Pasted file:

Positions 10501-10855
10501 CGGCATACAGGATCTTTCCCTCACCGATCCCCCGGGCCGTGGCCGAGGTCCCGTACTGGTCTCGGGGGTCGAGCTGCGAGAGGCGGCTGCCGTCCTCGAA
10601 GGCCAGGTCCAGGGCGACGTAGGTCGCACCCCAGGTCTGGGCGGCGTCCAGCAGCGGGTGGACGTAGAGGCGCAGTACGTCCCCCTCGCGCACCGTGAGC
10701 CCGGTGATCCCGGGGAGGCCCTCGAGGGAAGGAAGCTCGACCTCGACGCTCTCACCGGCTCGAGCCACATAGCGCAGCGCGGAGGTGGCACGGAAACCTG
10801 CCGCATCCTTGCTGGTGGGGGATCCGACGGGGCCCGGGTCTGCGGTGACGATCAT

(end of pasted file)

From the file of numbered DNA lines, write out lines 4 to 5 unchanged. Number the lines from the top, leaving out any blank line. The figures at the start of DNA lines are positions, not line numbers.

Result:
10701 CCGGTGATCCCGGGGAGGCCCTCGAGGGAAGGAAGCTCGACCTCGACGCTCTCACCGGCTCGAGCCACATAGCGCAGCGCGGAGGTGGCACGGAAACCTG
10801 CCGCATCCTTGCTGGTGGGGGATCCGACGGGGCCCGGGTCTGCGGTGACGATCAT